Today’s edition of My 2 Sense comes from frequent More Sports Now contributor, Sal Marinello, President of Athletic Development Coaching in Millburn, NJ.
My position has been clear from the beginning with regard to sports’ doping scandals; if clean athletes policed their sport we would have fewer drug scandals. I’ve written about this here on More Sports Now, spoke about this on the Steve Czaban Radio Show on the Yahoo Sports Network and posted numerous Tweets in support of my contention.
As far as my theory goes, I feel unshakable in my belief. However, thanks to an item posted by coaching colleague Steve Magness in response to the IOC’s decision to allow Russian athletes to compete in the Rio Games, my position needs to be adjusted to allow for reality.
I recommend that everyone read Steve’s entire article, titled ‘No One Really Wants a Whistleblower: Russia, the IOC, and Doping.’
Steve is one of the great young minds in all of coaching and is a whistleblower himself. As an insider in the world of track and field as a coach and competitor, he spoke out against legendary track coach Alberto Salazar and the all-powerful Nike Project, which was designed to bring American distance runners back to prominence and compete with the Kenyans and Ethiopians. His story is compelling.
You can, and should, read about that here.
Nobody is in a better position to talk about what happens when you speak out against the powerful forces in sports and, as Steve writes in his recent post, the spineless IOC’s decision (my use of spineless) to allow Russian athletes to compete in Rio will make it more difficult for, and way less likely that, other clean athletes will speak out in the future. He makes the case that, as a result of the IOC’s decision, the powers that be do not want and will not get, clean games.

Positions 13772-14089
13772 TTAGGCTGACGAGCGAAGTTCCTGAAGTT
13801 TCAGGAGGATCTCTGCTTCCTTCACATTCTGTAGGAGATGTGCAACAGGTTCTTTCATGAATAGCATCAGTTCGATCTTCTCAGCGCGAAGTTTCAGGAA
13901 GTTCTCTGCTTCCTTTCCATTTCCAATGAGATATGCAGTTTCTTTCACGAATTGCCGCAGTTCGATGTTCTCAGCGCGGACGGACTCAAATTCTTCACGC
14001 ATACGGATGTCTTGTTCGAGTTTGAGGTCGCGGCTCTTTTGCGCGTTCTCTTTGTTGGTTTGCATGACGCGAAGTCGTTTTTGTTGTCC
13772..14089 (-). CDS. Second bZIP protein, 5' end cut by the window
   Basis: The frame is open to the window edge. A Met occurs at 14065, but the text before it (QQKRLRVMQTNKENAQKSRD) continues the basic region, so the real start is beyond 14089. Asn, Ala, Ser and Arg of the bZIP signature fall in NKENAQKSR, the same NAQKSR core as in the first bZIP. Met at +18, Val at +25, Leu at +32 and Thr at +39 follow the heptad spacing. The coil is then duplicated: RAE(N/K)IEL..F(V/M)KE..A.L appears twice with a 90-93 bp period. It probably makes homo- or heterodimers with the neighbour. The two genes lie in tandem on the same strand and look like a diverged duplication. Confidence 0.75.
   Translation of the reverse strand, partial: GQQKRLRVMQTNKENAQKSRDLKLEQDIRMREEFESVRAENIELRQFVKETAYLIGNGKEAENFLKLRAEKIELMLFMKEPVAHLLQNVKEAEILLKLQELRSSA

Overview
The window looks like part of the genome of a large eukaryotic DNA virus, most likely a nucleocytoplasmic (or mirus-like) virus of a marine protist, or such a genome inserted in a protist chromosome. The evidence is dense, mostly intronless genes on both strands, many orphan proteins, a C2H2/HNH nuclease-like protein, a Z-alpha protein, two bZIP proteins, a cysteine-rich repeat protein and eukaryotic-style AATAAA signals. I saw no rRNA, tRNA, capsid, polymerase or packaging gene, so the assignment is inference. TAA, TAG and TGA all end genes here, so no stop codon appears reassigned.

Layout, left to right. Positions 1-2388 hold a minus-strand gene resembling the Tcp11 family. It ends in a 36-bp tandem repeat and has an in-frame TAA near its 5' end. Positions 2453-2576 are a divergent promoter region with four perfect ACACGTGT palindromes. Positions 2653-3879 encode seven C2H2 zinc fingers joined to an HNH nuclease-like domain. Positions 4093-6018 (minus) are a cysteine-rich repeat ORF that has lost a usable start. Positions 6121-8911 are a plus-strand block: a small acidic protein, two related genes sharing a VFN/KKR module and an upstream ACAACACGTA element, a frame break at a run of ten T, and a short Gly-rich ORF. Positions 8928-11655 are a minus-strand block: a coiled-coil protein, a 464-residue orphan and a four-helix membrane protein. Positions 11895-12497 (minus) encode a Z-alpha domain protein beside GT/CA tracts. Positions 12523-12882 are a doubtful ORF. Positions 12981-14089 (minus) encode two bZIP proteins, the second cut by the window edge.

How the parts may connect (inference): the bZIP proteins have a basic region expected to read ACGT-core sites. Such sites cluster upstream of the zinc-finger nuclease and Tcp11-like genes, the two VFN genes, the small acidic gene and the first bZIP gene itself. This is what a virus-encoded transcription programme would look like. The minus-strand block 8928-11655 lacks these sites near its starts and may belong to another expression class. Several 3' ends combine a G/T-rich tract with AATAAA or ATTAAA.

At least not with the help of whistleblowers.
The Russian whistleblowers, the Stepanovas, have been forced to leave their country as a result of stepping forward. They, like Coach Magness, have been the target of threats from a variety of sources. The IOC’s gutless decision (my use of gutless) has resulted in the Stepanovas being banished from the Olympics – and their country – whilst allowing known drug cheats to compete in Rio.
The corrupt IOC (my use of corrupt) has sent a message to the clean athletes; whistleblowers are banned but members of a known doping program can compete. What other athlete out there would think of coming forward given the current climate? What coach would deign to speak out and bring to our attention the doping ways of other, dirty coaches?
The debauched IOC (my use of debauched) has done irreparable damage to the idea of conducting ‘clean’ Olympics – and other world championship competitions – because these whistleblowers have been hung out to dry. Drug cheats will be emboldened by this latest sordid chapter in sports doping, and clean competitors now have yet another hurdle to clear.
So while my position regarding individual athletes speaking out against drug cheats has been changed by Steve Magness, and is now reality based, it is my new hope that clean athletes and coaches from all sports will band together and form a small, vocal and well-organized group to combat the formidable forces of doping.
Perhaps this group could wrest control from an impotent IOC (who would disagree?) and other sports governing bodies, and be an ally of the anti-doping agencies and an agent of not just change, but revolution: Clean athletes taking control of their sports.